US Meat Production Nears Pre-Coronavirus Levels But Workers Still Getting Sick

Read more here Stuart Appelbaum, president of the Retail, Wholesale and Department Store Union, which represents poultry plant workers, told the Journal workers don’t feel the situation has improved even though the industry has spent hundreds of millions of dollars on safety measures. Tyson Foods, the nation’s largest meat processor, set up clinics at its facilities and still, cases exploded, the Washington Post reported.  

Racial and economic justice forever intertwined

This appeared in The Amsterdam News by Stuart Appelbaum President, RWDSU In America—and indeed the entire world—an unprecedented and long overdue conversation on racial justice is happening. We are seeing sweeping changes in the way people from all sorts of different backgrounds view ingrained racial injustices and the consequences that result for people of color. It’s a societal reckoning the likes of which we have never before seen. And while the changes being made around the country show that the protest movement is making a significant difference, it’s important that we also focus on the economic issues that contribute to systemic racial injustice in the U.S. It’s clearer than ever that to achieve true racial justice, we need to address the underlying economic conditions under which so many people of color live. Nowhere is this more apparent than in the poultry processing industry, a low-paying, dangerous job performed almost exclusively by people of color. The poultry workers who feed everybody from California to here in New York face blinding fast line speeds, extreme temperatures, dangerous, repetitive cutting motions that often lead to debilitating injuries, and for the majority of them, who do not have union representation, no voice to help make their jobs and their lives better. Poultry workers have gone so far as to call themselves “modern day slaves,” and say management only cares about corporate profits at the expense of the health and welfare of their workers. The COVID-19 crisis shed a harsh new light on the treatment of workers at these “modern day plantations,” with dozens of workers dying and thousands infected. And while unions like the RWDSU have been able to improve working conditions in union plants—forcing implementation of better social distancing, more PPE, and policies that encourage sick workers to stay home—the industry as a whole has failed terribly when it comes to prioritizing safety during this pandemic. And that must change. America needs to start treating all its workers—including people of color—with dignity, not just in poultry, but in all industries across the country. That’s just one of the many reasons that we support the Black Lives Matter movement. We embrace this movement because it is the morally right thing to do, and long overdue. Unions fight for economic equality and for racial equality. We know that these two things are intertwined, and we can’t have one without the other. The RWDSU has a proud history of fighting for racial justice. Today, we are proud to be part of the BLM fight. All workers, from poultry workers in the South to car wash workers here in New York, deserve economic and racial justice. We will not stop fighting until they are achieved. Stuart Appelbaum is the president of the Retail, Wholesale and Department Store Union. www.rwdsu.org, twitter: @sappelbaum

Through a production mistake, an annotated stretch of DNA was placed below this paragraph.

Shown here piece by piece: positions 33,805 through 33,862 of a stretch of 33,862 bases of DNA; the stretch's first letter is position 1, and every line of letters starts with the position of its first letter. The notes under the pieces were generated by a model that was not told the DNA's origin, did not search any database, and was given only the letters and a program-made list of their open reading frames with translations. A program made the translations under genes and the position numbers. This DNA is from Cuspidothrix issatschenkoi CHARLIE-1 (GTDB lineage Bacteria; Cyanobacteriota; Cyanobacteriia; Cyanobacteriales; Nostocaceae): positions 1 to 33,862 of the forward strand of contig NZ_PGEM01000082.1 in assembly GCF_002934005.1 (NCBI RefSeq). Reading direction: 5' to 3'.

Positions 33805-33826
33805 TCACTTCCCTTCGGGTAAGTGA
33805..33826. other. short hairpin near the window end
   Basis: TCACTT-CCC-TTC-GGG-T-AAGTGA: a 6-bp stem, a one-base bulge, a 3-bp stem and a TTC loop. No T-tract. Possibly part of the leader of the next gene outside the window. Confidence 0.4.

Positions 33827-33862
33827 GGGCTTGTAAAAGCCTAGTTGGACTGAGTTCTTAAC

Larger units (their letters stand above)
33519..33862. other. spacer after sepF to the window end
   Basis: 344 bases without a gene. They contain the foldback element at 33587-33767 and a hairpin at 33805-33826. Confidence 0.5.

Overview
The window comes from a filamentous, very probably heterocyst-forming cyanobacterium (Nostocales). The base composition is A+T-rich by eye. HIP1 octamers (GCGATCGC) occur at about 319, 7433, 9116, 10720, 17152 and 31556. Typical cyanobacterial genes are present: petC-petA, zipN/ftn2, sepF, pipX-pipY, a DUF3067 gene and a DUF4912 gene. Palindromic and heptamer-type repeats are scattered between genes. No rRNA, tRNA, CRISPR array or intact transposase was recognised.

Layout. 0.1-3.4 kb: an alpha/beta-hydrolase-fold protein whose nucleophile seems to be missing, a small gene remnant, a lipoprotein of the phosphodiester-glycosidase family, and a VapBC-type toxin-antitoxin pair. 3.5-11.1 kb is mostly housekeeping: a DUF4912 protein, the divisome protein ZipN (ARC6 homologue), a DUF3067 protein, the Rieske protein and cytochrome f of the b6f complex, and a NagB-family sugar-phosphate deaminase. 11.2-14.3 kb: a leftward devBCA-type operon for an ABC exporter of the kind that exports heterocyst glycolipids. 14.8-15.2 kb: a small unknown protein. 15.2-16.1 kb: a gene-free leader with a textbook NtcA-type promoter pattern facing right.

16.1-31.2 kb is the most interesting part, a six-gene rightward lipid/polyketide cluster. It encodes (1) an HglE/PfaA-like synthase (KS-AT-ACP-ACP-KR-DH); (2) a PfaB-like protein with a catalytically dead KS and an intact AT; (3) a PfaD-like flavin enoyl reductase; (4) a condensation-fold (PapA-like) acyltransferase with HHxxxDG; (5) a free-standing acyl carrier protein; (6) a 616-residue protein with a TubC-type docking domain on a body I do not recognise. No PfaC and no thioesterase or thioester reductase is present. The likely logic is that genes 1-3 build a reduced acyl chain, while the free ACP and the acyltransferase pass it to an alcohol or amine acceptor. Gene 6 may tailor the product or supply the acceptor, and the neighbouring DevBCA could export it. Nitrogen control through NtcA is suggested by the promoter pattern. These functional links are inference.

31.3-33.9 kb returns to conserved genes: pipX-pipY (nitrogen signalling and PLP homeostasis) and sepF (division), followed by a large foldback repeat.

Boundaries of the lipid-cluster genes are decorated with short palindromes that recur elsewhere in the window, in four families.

Amazon memo reveals Covid-19 was more prevalent in Minnesota warehouse than surrounding areas

Coronavirus infection rates at an Amazon warehouse in Minnesota were far higher than the surrounding community, according to an internal memo obtained by CNBC. The memo contradicts Amazon’s previous messaging about infection rates. Top executives including Dave Clark, senior vice president of global operations, have said infection rates at warehouses match or are lower than the cities they’re in.  Amazon has repeatedly declined to disclose how many of its workers have been infected by Covid-19. Read the story at NBC News here

U.S. Meat Plants Are Deadly as Ever, With No Incentive to Change

Throughout the industry this spring, bonuses of steak and cash were instrumental in keeping workers on the job as the coronavirus rampaged through U.S. meatpacking plants. The payouts forced people on the lowest rung of the economic ladder to assess their pocketbooks against the health of their families and themselves. Yet when the U.S. Centers for Disease Control and Prevention told JBS and other meatpackers to stop offering incentives based on attendance, lest employees come to work sick, the companies didn’t listen. Why should they? The CDC has no legal authority over the industry, so even in the grip of the pandemic, adherence to its directives was purely voluntary. “CDC was requested to do initial inspections and offer recommendations,” wrote Jason McDonald, a CDC spokesman, in an emailed response to questions. Any follow-up inspections would have to be done by other agencies, he wrote. Asked about the CDC’s report, JBS said bonus eligibility was not tied to sick days. “Throughout this pandemic, we have prioritized team member health and safety above everything else,” a spokesperson wrote in an emailed response. Read the rest at Bloomberg